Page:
A participant in the Rollins 401(K) Savings Plan, sponsored by Rollins, Inc., has sued that plan and the Western Industries Retirement Savings Plan, as well as the plans’ administrative and investment committees and various John Does, for breaches of the Employee Retirement Income Security Act (ERISA) fiduciary duties.
According to the complaint, “Instead of leveraging the Plans’ bargaining power to benefit participants, Defendants allowed conflicted third parties to dictate Plan decisions, hiring imprudent vendors to assist with the Plan’s investments, allowing them to put improper investment funds in the Plans, and allowing them and other vendors to collect unreasonable and excessive fees, all at the expense of participants’ retirement savings.”
The lawsuit argues that, although the plaintiff is a participant only in the Rollins plan, per a 6th Circuit decision in Fallick v. Nationwide Mut. Ins. Co., she may also represent participants in the Western plan “because of the commonality of fiduciaries, service providers and investments.” Western is a wholly owned subsidiary of Rollins.
The defendants are accused of having imprudently selected higher-cost actively managed mutual funds and retail share classes versus the lowest cost institutional share classes of the same mutual funds. Although the complaint notes that the defendants acted to remove the retail share classes and replace them with institutional share classes in 2019, it says “their action in this regard has [done] nothing to 1) repair the harm to the thousands of separated employees that withdrew millions of dollars, or 2) repair the accounts of current employees for the 2014, 2015, 2016, 2017 and 2018 plan years of prohibited transactions and trust damages.”
The complaint also argues that excessive payments from the trust authorized by the defendants violated the plans and trust documents and jeopardized the plans’ tax-exempt status. In addition, it accuses the defendants of failing to diversify the investments of the plan to minimize the risk of large losses. “Over all applicable periods, the Plans’ equity funds have a 90% correlation with no provision to make available to participants less-correlated foreign bond, real estate, commodity funds, etc.,” the lawsuit states.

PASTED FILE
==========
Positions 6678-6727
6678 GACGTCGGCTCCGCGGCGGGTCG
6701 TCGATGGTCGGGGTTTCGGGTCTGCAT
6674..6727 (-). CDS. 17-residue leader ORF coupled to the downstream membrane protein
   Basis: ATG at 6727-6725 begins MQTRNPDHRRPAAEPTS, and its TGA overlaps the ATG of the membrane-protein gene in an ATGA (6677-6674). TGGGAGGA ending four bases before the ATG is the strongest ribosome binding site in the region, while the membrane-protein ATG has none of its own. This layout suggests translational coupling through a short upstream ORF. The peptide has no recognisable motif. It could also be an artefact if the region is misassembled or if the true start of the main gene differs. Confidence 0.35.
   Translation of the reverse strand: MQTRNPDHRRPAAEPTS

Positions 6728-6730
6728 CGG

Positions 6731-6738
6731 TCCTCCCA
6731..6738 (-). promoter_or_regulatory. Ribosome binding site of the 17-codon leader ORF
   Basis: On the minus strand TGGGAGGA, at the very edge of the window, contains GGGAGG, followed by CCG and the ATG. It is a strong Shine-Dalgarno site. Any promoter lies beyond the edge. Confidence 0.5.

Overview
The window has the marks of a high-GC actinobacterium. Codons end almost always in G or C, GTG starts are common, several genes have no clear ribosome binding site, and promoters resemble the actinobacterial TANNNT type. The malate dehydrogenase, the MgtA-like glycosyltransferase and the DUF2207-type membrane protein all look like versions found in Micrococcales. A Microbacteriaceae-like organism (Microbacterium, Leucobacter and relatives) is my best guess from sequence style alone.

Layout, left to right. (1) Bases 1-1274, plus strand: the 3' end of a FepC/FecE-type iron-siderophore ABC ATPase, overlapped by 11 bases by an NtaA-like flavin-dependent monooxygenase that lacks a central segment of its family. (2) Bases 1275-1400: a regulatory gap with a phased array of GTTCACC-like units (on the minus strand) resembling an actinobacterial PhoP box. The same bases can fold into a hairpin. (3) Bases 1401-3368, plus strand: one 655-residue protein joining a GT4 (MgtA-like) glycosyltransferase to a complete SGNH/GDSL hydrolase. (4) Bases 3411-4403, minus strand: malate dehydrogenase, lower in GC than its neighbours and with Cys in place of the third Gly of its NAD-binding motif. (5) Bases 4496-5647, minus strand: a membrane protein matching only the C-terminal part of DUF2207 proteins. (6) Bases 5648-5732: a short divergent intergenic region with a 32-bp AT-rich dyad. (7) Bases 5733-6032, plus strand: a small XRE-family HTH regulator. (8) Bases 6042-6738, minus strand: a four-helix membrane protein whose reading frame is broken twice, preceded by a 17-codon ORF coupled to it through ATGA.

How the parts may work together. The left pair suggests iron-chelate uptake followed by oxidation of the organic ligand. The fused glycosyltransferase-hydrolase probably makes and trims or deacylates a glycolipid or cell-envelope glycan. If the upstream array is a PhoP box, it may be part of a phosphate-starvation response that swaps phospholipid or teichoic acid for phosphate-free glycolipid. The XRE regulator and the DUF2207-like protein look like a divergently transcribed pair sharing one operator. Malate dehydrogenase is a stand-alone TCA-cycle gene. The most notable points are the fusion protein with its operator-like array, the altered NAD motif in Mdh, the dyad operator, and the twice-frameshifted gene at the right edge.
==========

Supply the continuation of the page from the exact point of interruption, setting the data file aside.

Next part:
The 89-page complaint discusses the makeup of investment fees, including revenue sharing, and makes a case for how plan fiduciaries are supposed to select and monitor plan investments. It states, “Unchecked asset-based compensation through either direct or indirect payments such as revenue sharing ensures that service providers continually receive unjustified pay increases through contributions and capital appreciation not related to increases in labor and liability.”
It also discusses methods of paying for recordkeeping services and says, “Some plans pay for recordkeeping through ‘indirect’ revenue sharing payments from the plan’s mutual funds. Revenue sharing, while not a per se violation of ERISA, can lead to excessive fees if, as here, it is not properly monitored and capped.”
With regard to “improper selection and monitoring of plan service providers,” the lawsuit specifically names a broker/dealer representative whom it says was terminated in 2014 for “failure to follow firm policies and industry regulations.” It says the defendants’ improper payments to the broker/dealer and its representative “for work that either was not performed or was not necessary for the administration of the Plan caused a prohibited transaction that should have been reported on” IRS Form 5330 for multiple plan years.
With regard to “excessive fees,” according to the complaint, per participant recordkeeping fees increased 88% from 2009 through 2018, while the number of participants increased by just 48%. “As recordkeeping costs are directly correlated to the number of participants, there is no justification for the Plans to have uncapped asset-based compensation,” it says. The lawsuit also accuses the defendants of failing “to put the plan’s recordkeeping and administrative services out for competitive bidding at regular intervals of approximately three years.”
In addition to requesting that the plans be restored to the position they would have been in if not for fiduciary breaches, the plaintiff is asking that the court order the defendants “to reform the plans to include only prudent investments”; “reform the plans to obtain bids for recordkeeping and to pay only reasonable recordkeeping expenses”; and “require the fiduciaries to select investments and service providers based solely on the merits of those selections, and not to serve the interests of service providers.”